My shortlist (0 item)

    Frank Gehry’s UTS treehouse in Sydney built to last in brick

    Geraldine Chua

    Earlier this week, we examined the brick innovations that were crucial for the realisation of architect Frank Gehry’s first Australian project, the University of Technology, Sydney’s (UTS) Dr Chau Chak Wing Business School.

    Almost complete, the building is made of 320,000 custom designed bricks laid by hand, each serving a specific function and able to stand strong because of a unique invention that was first conceived in a garage.

    UTS had sought out Gehry because they believed his experience in the development of creative spaces could be translated into a building that embodies the “innovative thinking that underpins the teaching and research undertaken by the Business School and by UTS as a whole”.

    According to UTS, Gehry’s reaction to what he had learned about the university’s approach to education was to sketch a ‘treehouse’ on a café napkin. In this design, he imagined a building with ‘branches’, where people can undertake quiet, focused work in offices and other rooms, and a ‘trunk’ consisting of formal and informal social spaces.

    Located on a tight, urban site, the ‘treehouse’ was designed as a sculptural shape revealed in pieces framed by other buildings. Bricks were chosen for the east-facing exterior because they provide a cultural reference to the existing brick buildings in the local precinct.

    However, our article comparing the life cycle benefits of bricks against its CO2 footprint, prompted questions about whether brick is a truly sustainable material, with some of our readers noting that brick buildings rarely live out the extent of the material’s lifespan.

    We turn these questions on to Jason Veale, AECOM’s project manager who is leading the Ecologically Sustainable Design / Green Star consulting process for the Dr Chau Chak Wing Business School. He explains how the team reconciled the underlying dilemmas associated with the bricks for the project:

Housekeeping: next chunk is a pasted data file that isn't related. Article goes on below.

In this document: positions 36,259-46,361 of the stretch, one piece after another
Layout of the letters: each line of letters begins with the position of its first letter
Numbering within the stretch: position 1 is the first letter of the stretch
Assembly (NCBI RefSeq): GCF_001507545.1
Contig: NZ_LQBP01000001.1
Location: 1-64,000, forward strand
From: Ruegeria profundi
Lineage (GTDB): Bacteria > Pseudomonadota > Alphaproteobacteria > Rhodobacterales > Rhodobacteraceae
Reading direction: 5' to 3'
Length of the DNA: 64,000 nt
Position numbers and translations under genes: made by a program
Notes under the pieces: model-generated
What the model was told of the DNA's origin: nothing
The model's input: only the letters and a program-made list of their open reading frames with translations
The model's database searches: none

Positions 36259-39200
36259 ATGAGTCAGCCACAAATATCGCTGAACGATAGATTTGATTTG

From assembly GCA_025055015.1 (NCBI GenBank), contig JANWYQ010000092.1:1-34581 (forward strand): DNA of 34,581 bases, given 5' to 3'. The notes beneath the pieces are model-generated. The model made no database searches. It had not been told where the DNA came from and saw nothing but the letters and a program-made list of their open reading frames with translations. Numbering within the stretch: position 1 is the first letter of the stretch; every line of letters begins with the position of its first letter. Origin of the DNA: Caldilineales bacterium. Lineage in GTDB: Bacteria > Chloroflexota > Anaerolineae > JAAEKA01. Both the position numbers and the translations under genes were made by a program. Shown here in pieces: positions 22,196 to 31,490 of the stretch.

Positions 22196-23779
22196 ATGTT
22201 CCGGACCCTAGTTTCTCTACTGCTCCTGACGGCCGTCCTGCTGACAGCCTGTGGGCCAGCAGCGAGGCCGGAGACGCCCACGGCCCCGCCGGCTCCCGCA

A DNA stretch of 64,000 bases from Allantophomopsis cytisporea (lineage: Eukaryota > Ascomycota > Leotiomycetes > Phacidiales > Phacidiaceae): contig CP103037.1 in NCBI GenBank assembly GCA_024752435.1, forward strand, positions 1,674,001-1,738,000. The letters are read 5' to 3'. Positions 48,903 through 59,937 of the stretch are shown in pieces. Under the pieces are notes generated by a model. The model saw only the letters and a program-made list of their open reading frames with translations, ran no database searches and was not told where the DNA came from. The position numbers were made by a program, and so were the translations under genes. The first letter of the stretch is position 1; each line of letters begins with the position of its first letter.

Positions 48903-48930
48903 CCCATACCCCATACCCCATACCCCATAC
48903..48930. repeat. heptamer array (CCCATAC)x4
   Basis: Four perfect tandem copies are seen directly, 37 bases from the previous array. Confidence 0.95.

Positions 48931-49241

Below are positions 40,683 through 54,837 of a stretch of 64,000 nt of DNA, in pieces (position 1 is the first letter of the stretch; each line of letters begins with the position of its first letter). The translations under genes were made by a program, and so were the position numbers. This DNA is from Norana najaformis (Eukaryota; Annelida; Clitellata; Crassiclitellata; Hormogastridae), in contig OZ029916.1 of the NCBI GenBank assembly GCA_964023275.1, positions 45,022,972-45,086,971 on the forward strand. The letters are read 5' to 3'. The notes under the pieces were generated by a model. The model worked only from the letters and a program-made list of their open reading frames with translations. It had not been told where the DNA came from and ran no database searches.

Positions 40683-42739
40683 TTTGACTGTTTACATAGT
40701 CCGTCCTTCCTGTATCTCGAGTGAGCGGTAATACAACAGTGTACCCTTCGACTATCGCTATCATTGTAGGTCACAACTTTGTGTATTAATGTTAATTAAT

“Bricks do have a higher embodied energy than some lightweight materials,” concedes Veale. “However, they are very durable and they are roughly equivalent to other durable external materials such as concrete panels or blocks.”

    “They don’t require painting or excessive maintenance energy. Over the lifespan of a normal building they are a good choice from a sustainability perspective.”

    Veale adds that bricks are completely recyclable, either whole for re-use in new projects or crushed for aggregates, roadway sub-base or permanent mulch in landscaping. It can also be ground to manufacture new bricks, and very little waste is produced during their manufacturing and recycling process.

    On whether the Gehry-designed UTS building will last long enough for the material’s durability to outweigh its high embodied energy, he says the building will be prized by UTS for much longer than the average building, which is likely to reduce the future need for new materials.

    “The brick engineering on this project has been focused on ensuring the façade is strong while maintaining the curvature of the building. The mortar and the brick tie system is designed to create a strong and durable façade. This desire for strength has impressed the durability of the brick façade. The bricks are not sealed so they can breathe and expel moisture - which might create decay if trapped within a brick.”

    Read Comments
    Back to Top